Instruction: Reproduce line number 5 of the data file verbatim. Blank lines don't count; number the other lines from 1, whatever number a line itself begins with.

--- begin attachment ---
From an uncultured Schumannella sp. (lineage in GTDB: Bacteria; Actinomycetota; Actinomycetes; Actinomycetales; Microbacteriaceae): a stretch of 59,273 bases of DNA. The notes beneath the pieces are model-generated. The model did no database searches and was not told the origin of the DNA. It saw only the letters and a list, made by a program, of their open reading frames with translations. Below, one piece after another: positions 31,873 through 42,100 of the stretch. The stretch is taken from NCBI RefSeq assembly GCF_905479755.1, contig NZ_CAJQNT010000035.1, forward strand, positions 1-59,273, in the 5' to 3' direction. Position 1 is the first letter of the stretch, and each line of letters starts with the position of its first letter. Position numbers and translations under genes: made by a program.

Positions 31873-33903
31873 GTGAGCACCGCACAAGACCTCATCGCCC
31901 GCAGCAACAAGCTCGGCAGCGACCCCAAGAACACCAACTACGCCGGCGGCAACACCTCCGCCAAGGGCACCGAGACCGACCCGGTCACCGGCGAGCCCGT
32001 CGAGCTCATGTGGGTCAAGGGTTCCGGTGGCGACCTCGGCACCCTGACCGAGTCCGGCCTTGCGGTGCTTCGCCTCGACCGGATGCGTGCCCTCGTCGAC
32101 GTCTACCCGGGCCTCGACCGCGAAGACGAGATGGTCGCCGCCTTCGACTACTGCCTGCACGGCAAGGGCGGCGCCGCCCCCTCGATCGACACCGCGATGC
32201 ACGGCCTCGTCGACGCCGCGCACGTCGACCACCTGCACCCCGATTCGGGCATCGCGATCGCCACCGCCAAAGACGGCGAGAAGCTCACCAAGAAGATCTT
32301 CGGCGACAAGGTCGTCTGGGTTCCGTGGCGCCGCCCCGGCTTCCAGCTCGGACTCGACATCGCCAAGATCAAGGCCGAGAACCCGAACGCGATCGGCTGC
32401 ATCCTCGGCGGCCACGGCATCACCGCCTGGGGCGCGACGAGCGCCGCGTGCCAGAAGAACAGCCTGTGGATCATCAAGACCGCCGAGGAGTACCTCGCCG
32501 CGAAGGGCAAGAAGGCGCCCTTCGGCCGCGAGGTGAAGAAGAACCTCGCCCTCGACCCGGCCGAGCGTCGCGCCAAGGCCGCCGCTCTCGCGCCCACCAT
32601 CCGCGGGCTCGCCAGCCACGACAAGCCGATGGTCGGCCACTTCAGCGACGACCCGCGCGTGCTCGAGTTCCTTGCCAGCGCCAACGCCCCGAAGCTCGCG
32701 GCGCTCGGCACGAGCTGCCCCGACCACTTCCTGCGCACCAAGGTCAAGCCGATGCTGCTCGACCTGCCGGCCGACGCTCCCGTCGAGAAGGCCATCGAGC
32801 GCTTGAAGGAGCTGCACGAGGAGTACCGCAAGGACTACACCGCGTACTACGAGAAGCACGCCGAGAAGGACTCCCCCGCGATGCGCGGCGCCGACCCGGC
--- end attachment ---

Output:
32001 CGAGCTCATGTGGGTCAAGGGTTCCGGTGGCGACCTCGGCACCCTGACCGAGTCCGGCCTTGCGGTGCTTCGCCTCGACCGGATGCGTGCCCTCGTCGAC